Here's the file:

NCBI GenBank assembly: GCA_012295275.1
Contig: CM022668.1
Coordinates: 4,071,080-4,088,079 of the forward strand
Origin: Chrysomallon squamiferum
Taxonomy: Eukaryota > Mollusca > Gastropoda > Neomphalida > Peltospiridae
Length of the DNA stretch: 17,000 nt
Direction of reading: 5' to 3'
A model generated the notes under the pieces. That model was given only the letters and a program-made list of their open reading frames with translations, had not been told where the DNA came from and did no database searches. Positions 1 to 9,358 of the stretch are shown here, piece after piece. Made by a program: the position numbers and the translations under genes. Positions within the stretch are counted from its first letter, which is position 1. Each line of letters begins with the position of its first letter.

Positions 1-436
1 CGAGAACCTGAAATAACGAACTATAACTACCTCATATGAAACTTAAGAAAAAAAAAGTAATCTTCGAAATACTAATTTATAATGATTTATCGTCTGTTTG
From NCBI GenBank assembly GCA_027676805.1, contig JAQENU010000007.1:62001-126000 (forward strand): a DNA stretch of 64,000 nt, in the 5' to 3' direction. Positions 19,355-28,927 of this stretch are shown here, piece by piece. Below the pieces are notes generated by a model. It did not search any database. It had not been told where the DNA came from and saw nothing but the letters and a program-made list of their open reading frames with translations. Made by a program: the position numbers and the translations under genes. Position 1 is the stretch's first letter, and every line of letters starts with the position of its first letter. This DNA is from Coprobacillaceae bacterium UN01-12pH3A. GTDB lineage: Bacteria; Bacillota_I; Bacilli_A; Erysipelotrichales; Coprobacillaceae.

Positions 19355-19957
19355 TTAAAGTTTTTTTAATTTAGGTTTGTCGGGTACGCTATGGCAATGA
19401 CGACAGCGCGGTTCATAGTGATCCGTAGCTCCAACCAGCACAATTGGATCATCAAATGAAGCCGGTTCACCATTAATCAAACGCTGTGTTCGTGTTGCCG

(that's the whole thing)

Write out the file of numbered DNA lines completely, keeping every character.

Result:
NCBI GenBank assembly: GCA_012295275.1
Contig: CM022668.1
Coordinates: 4,071,080-4,088,079 of the forward strand
Origin: Chrysomallon squamiferum
Taxonomy: Eukaryota > Mollusca > Gastropoda > Neomphalida > Peltospiridae
Length of the DNA stretch: 17,000 nt
Direction of reading: 5' to 3'
A model generated the notes under the pieces. That model was given only the letters and a program-made list of their open reading frames with translations, had not been told where the DNA came from and did no database searches. Positions 1 to 9,358 of the stretch are shown here, piece after piece. Made by a program: the position numbers and the translations under genes. Positions within the stretch are counted from its first letter, which is position 1. Each line of letters begins with the position of its first letter.

Positions 1-436
1 CGAGAACCTGAAATAACGAACTATAACTACCTCATATGAAACTTAAGAAAAAAAAAGTAATCTTCGAAATACTAATTTATAATGATTTATCGTCTGTTTG
From NCBI GenBank assembly GCA_027676805.1, contig JAQENU010000007.1:62001-126000 (forward strand): a DNA stretch of 64,000 nt, in the 5' to 3' direction. Positions 19,355-28,927 of this stretch are shown here, piece by piece. Below the pieces are notes generated by a model. It did not search any database. It had not been told where the DNA came from and saw nothing but the letters and a program-made list of their open reading frames with translations. Made by a program: the position numbers and the translations under genes. Position 1 is the stretch's first letter, and every line of letters starts with the position of its first letter. This DNA is from Coprobacillaceae bacterium UN01-12pH3A. GTDB lineage: Bacteria; Bacillota_I; Bacilli_A; Erysipelotrichales; Coprobacillaceae.

Positions 19355-19957
19355 TTAAAGTTTTTTTAATTTAGGTTTGTCGGGTACGCTATGGCAATGA
19401 CGACAGCGCGGTTCATAGTGATCCGTAGCTCCAACCAGCACAATTGGATCATCAAATGAAGCCGGTTCACCATTAATCAAACGCTGTGTTCGTGTTGCCG